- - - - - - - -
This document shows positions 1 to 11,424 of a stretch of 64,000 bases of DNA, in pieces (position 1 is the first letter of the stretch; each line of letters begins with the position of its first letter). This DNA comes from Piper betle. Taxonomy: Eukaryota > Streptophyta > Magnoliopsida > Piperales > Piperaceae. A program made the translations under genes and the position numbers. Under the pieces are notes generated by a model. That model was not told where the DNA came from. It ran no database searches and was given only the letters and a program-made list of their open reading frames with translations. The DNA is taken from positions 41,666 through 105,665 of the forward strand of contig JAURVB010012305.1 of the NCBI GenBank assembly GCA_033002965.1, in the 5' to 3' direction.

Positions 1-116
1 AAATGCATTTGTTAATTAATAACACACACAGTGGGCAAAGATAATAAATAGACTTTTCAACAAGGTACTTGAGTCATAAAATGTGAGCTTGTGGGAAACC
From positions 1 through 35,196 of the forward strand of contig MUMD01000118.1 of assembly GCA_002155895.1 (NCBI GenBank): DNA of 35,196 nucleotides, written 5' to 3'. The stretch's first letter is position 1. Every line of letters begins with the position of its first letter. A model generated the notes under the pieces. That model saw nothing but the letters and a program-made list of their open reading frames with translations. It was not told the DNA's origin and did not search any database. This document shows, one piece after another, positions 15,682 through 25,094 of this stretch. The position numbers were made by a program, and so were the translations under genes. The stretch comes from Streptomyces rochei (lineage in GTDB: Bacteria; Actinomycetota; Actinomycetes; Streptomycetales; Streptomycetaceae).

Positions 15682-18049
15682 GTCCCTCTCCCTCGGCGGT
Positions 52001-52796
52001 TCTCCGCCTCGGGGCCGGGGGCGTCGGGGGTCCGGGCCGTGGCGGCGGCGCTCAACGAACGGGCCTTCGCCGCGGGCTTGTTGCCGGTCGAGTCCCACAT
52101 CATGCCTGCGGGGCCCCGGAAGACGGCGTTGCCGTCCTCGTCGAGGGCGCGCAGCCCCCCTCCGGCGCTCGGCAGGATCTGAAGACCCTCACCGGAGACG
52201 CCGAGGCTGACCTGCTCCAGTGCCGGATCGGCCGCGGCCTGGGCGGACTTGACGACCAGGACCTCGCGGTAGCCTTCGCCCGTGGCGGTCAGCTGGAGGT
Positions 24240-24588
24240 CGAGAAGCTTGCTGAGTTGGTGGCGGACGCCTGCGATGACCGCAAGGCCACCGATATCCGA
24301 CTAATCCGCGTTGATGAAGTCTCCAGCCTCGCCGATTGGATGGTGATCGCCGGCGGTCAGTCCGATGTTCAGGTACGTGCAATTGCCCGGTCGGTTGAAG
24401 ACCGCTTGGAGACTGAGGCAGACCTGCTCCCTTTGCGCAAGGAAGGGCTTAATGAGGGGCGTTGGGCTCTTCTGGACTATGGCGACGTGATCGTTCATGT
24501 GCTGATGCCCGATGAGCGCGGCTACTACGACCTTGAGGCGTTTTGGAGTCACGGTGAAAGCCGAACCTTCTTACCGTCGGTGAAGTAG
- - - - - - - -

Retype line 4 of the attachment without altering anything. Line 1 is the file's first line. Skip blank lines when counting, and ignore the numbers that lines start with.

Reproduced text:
From positions 1 through 35,196 of the forward strand of contig MUMD01000118.1 of assembly GCA_002155895.1 (NCBI GenBank): DNA of 35,196 nucleotides, written 5' to 3'. The stretch's first letter is position 1. Every line of letters begins with the position of its first letter. A model generated the notes under the pieces. That model saw nothing but the letters and a program-made list of their open reading frames with translations. It was not told the DNA's origin and did not search any database. This document shows, one piece after another, positions 15,682 through 25,094 of this stretch. The position numbers were made by a program, and so were the translations under genes. The stretch comes from Streptomyces rochei (lineage in GTDB: Bacteria; Actinomycetota; Actinomycetes; Streptomycetales; Streptomycetaceae).